As reported in the Journal of Clinical Oncology by Davis et al, outcomes in the osteosarcoma cohort of the phase II SARC024 trial indicated a progression-free survival benefit with regorafenib vs placebo in previously treated metastatic osteosarcoma.
The randomized double-blind trial evaluated regorafenib in four sarcoma subtypes; the current report is of outcomes in the osteosarcoma cohort.
In the trial, 42 patients with metastatic osteosarcoma with at least 1 prior line of therapy (average prior therapy regimens = 2.3) from 12 centers in the United States were randomly assigned between September 2014 and May 2018. Patients received either regorafenib 160 mg once daily on days 1 to 21 in 28-day cycles (n = 22) or placebo (n = 20), with treatment continuing until progression. Crossover to regorafenib was allowed at time of progression.
The primary endpoint was progression-free survival.
Study enrollment was stopped early, after review by a data safety monitoring committee.
Median follow-up among surviving patients was 7.4 months. Median progression-free survival was 3.6 months in the regorafenib group vs 1.7 months in the placebo group (hazard ratio [HR] = 0.42, P= .017). Progression-free survival was 79.0% vs 25.0% at 8 weeks and 44.4% vs 10.0% at 16 weeks.
Ten patients in the placebo group crossed over to regorafenib treatment at time of progression. Median overall survival was 11.1 months vs 13.4 months (HR = 1.26, P = .62), with assessment of survival not taking into account the high crossover rate from placebo to regorafenib.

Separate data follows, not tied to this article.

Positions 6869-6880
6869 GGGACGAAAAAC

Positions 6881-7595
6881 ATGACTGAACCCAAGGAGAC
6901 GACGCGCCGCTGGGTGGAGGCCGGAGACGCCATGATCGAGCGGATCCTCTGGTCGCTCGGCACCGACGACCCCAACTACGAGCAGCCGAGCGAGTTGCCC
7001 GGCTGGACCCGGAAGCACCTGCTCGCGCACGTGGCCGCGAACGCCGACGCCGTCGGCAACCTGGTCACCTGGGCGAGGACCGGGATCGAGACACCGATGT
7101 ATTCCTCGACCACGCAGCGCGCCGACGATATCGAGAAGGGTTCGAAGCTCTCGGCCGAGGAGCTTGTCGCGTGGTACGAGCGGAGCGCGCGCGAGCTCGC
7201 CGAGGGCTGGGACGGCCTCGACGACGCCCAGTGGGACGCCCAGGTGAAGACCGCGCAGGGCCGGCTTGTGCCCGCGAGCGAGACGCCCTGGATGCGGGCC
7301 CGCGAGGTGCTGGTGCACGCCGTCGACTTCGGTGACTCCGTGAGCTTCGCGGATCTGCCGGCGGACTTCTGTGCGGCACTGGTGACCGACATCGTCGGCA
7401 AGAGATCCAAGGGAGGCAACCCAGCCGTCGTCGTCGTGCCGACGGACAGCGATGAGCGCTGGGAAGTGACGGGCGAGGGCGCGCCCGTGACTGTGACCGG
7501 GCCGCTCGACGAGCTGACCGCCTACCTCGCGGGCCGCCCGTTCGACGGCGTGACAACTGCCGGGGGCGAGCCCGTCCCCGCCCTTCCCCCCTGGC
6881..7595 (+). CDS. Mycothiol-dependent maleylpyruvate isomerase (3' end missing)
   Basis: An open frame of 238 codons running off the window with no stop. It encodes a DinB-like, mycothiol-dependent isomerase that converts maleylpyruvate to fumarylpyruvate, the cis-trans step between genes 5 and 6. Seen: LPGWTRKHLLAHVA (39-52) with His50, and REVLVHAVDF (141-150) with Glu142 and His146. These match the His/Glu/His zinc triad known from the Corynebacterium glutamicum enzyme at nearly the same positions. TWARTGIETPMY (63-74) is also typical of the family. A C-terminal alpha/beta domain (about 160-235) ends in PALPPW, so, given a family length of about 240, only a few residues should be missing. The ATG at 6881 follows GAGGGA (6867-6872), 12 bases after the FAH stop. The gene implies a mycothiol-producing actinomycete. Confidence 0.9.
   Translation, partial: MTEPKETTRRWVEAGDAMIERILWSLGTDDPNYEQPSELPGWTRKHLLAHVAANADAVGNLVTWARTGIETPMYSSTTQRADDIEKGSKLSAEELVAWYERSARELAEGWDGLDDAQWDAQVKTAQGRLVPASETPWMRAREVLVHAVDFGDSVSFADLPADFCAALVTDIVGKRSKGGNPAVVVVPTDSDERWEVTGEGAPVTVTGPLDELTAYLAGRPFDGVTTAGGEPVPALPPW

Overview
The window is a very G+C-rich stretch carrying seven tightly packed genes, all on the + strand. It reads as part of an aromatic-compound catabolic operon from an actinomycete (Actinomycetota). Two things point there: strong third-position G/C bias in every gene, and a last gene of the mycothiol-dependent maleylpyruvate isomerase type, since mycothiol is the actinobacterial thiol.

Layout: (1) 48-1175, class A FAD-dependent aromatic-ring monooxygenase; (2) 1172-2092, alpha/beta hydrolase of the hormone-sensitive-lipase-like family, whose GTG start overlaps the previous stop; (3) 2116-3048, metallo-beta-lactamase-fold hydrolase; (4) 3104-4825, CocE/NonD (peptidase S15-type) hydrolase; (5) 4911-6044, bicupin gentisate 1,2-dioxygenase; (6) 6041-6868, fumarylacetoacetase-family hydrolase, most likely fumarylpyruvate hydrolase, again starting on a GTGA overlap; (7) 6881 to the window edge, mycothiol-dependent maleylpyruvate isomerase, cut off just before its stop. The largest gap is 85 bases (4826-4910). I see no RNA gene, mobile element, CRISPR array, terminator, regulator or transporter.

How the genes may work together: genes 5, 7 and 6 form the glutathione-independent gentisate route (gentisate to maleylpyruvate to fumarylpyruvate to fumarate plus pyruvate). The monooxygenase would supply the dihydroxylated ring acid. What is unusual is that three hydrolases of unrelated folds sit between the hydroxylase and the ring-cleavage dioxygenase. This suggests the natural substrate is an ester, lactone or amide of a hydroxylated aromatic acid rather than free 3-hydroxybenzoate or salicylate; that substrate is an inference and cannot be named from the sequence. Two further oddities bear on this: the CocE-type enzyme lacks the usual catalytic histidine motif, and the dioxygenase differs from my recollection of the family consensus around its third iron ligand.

The most common treatment-related adverse events of any grade in the regorafenib group were hand-foot skin reaction (36% vs 0% in placebo group) and hypertension (32% vs 15%). Grade ≥ 3 treatment-related adverse events occurred in 64% of the regorafenib group vs 45% of the placebo group, with the most common in the regorafenib group being hypertension (14%). One grade 4 event occurred in the regorafenib group (colonic perforation).
The investigators concluded, “The study met its primary endpoint, demonstrating activity of regorafenib in patients with progressive metastatic osteosarcoma. No new safety signals were observed. Regorafenib should be considered a treatment option for patients with relapsed metastatic osteosarcoma.”
Lara E. Davis, MD, of Oregon Health & Sciences University, Portland, is the corresponding author for the Journal of Clinical Oncology article.
Disclosure: The study was supported in part by Bayer HealthCare Pharmaceuticals. For full disclosures of the study authors, visit jco.ascopubs.org.
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